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The great 60-year wall

Ahead of Indian external affairs minister S M Krishna’s visit, Beijing dropped a hint that the two largest Asian nations still don’t trust each other after 60 years of diplomatic ties.

world Updated: Apr 02, 2010 01:48 IST
Reshma Patil

Ahead of Indian external affairs minister S M Krishna’s visit, Beijing dropped a hint that the two largest Asian nations still don’t trust each other after 60 years of diplomatic ties.

A latest commentary in the government-run national magazine, the Beijing Review, bluntly said that ‘it remains doubtful at best that China and India could revisit the honeymoon period they once enjoyed decades ago'.

The writer, from an institute affiliated to China’s top official think-tank the Chinese Academy of Social Sciences, questioned whether economic ties can improve political relations and said trust is a ‘lamentably rare commodity’ between the neighbours.

Starting Monday, the Indian delegation will spend four days in Beijing marking new warmth in relations and celebrating the 60th anniversary of ties with a play on the life of Emperor Asoka at the Forbidden City hall. On Thursday, President Hu Jintao dispatched a message to New Delhi, promising to develop a long-term and stable partnership with India.

Behind the scenes of diplomacy, Chinese analysts expect Beijing to speak frankly messages on the state of relations and the uncertainties ahead.

A professor tracking India-China relations told the Hindustan Times that the ‘most important item’ when both sides meet must be ‘finding some way’ to increase border stability.

“It’s most important to reduce strategic suspicions, dramatically reduce military tension and take stronger efforts to stabilise the border,’’ Shi Yinhong, professor of international relations at the elite Renmin University in Beijing, told HT. “This is a huge task.’’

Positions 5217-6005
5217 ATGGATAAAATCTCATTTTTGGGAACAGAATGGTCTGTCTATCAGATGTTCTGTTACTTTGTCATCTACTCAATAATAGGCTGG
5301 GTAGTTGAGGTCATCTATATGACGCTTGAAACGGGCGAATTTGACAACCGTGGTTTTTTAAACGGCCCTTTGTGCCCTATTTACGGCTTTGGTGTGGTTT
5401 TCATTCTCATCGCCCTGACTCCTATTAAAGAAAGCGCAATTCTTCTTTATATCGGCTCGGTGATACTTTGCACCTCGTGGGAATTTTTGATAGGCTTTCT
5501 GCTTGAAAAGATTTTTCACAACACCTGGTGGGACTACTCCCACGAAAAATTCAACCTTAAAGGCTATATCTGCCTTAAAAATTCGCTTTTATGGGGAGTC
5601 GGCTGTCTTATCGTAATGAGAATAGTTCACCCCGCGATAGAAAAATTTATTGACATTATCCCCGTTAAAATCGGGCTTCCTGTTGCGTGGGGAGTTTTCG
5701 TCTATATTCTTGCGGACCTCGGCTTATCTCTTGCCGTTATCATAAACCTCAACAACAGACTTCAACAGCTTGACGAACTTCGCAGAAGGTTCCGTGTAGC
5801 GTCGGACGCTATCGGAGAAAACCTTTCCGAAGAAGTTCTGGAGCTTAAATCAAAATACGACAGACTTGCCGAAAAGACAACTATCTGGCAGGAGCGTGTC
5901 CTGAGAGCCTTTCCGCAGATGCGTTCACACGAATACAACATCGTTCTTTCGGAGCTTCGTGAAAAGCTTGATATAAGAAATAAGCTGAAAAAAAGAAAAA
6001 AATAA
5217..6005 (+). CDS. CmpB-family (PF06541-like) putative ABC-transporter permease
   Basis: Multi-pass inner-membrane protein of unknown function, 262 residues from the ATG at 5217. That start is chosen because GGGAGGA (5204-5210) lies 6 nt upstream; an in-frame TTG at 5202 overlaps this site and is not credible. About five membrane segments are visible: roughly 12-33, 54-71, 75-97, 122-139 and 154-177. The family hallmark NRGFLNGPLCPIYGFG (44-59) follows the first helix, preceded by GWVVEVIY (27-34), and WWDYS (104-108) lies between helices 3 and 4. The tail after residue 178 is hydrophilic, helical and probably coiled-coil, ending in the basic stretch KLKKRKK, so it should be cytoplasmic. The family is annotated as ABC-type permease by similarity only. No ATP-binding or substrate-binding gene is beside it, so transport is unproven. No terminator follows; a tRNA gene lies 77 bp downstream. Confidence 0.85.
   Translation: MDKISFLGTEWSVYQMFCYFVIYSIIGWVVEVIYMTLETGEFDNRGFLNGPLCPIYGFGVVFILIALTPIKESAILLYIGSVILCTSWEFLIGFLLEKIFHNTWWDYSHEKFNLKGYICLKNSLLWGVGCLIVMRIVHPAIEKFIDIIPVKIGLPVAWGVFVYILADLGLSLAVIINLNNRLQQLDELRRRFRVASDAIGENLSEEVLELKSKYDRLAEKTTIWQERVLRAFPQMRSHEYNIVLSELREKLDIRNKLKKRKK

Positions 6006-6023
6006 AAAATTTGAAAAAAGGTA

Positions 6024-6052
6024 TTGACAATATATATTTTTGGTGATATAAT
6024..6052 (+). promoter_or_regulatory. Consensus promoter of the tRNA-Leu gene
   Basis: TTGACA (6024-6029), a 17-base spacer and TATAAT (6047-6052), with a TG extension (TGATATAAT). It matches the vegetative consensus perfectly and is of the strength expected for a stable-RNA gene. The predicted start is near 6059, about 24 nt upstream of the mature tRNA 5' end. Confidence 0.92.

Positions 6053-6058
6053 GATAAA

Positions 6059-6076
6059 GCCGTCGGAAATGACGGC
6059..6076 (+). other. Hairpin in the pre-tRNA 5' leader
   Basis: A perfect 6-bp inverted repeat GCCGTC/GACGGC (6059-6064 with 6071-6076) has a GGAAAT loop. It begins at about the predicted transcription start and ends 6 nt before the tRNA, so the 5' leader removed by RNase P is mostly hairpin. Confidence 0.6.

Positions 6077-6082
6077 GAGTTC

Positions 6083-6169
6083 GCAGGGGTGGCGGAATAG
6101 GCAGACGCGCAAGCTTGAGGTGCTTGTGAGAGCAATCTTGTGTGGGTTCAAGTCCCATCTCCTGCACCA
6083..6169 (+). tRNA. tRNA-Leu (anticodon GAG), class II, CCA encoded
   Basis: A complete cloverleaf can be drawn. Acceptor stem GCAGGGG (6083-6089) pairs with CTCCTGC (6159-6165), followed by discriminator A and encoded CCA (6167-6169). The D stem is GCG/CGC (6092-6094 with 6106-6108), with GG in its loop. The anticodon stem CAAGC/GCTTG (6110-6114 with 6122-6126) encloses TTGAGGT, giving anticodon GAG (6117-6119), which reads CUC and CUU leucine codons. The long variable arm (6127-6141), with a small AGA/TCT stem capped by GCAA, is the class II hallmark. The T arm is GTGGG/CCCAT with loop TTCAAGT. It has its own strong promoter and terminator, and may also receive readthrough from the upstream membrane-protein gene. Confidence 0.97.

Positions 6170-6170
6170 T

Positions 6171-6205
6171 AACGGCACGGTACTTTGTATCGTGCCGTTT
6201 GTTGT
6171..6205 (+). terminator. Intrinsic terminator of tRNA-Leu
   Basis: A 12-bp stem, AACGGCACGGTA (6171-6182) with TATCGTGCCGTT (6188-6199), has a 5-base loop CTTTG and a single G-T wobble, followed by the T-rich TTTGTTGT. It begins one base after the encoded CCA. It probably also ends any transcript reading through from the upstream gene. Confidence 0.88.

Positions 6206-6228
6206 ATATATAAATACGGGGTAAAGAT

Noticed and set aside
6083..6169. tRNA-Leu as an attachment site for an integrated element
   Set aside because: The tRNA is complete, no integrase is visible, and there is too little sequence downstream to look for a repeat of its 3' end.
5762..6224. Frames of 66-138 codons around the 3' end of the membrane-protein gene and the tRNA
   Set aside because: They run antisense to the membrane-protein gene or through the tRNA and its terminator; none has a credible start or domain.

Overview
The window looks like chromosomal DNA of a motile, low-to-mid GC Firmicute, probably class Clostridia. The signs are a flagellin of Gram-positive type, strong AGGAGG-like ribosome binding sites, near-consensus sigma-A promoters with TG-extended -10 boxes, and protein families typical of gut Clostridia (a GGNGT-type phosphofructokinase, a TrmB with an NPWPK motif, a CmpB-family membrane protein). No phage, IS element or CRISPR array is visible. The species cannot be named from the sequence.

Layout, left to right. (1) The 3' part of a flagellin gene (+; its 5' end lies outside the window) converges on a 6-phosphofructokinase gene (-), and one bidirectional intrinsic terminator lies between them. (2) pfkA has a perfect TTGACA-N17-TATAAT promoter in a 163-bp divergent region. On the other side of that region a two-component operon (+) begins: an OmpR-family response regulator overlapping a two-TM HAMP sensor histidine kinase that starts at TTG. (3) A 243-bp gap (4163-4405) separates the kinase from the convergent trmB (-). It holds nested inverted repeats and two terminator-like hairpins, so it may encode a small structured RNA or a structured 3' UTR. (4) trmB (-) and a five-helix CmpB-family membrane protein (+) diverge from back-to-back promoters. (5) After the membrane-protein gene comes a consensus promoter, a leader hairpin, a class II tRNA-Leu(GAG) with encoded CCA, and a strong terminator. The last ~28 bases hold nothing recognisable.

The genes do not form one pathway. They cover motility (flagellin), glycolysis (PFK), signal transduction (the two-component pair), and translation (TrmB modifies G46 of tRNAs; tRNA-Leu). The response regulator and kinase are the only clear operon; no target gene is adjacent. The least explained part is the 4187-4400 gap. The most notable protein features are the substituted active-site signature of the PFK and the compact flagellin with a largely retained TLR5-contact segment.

Five months ago, the foreign ministry had warned India not to ‘stir up trouble’ after Prime Minister Manmohan Singh visited Arunachal Pradesh.

Ties had frayed after reports of rising border tension and aggressive anti-India rhetoric in the Chinese media last year.

The Beijing Review also discusses India’s ‘chilly attitude to China’ at recent SAARC summits and wariness at growing Sino-Pakistan relations. It said the Chinese government remains ‘dissatisfied’ with New Delhi’s explanation of the Dalai Lama’s residence in India as a historical problem.

For the record, both sides will keep the focus on cooperation in trade, climate change, nuclear non-proliferation and anti-terrorism. “ Given the symbolic circumstances of the 60th anniversary, I don’t think anything substantial or negative will appear on the table,’’ says Han Hua, associate professor at the Peking University School of International Studies.